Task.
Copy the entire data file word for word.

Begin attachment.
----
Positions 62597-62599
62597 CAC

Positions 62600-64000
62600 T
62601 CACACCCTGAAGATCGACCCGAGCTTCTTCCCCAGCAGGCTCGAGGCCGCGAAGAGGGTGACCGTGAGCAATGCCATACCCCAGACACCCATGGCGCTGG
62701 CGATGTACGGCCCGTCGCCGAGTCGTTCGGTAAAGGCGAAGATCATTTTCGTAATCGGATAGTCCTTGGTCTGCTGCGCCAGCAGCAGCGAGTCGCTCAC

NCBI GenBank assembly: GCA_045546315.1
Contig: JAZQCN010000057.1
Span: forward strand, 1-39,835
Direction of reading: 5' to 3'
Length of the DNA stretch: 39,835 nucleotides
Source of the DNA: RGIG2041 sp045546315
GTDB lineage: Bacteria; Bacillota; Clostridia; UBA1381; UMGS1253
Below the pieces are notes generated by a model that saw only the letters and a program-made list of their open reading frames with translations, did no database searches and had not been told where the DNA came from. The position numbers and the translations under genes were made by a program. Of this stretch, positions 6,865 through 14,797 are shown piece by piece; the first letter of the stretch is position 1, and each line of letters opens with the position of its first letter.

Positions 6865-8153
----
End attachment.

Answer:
Positions 62597-62599
62597 CAC

Positions 62600-64000
62600 T
62601 CACACCCTGAAGATCGACCCGAGCTTCTTCCCCAGCAGGCTCGAGGCCGCGAAGAGGGTGACCGTGAGCAATGCCATACCCCAGACACCCATGGCGCTGG
62701 CGATGTACGGCCCGTCGCCGAGTCGTTCGGTAAAGGCGAAGATCATTTTCGTAATCGGATAGTCCTTGGTCTGCTGCGCCAGCAGCAGCGAGTCGCTCAC

NCBI GenBank assembly: GCA_045546315.1
Contig: JAZQCN010000057.1
Span: forward strand, 1-39,835
Direction of reading: 5' to 3'
Length of the DNA stretch: 39,835 nucleotides
Source of the DNA: RGIG2041 sp045546315
GTDB lineage: Bacteria; Bacillota; Clostridia; UBA1381; UMGS1253
Below the pieces are notes generated by a model that saw only the letters and a program-made list of their open reading frames with translations, did no database searches and had not been told where the DNA came from. The position numbers and the translations under genes were made by a program. Of this stretch, positions 6,865 through 14,797 are shown piece by piece; the first letter of the stretch is position 1, and each line of letters opens with the position of its first letter.

Positions 6865-8153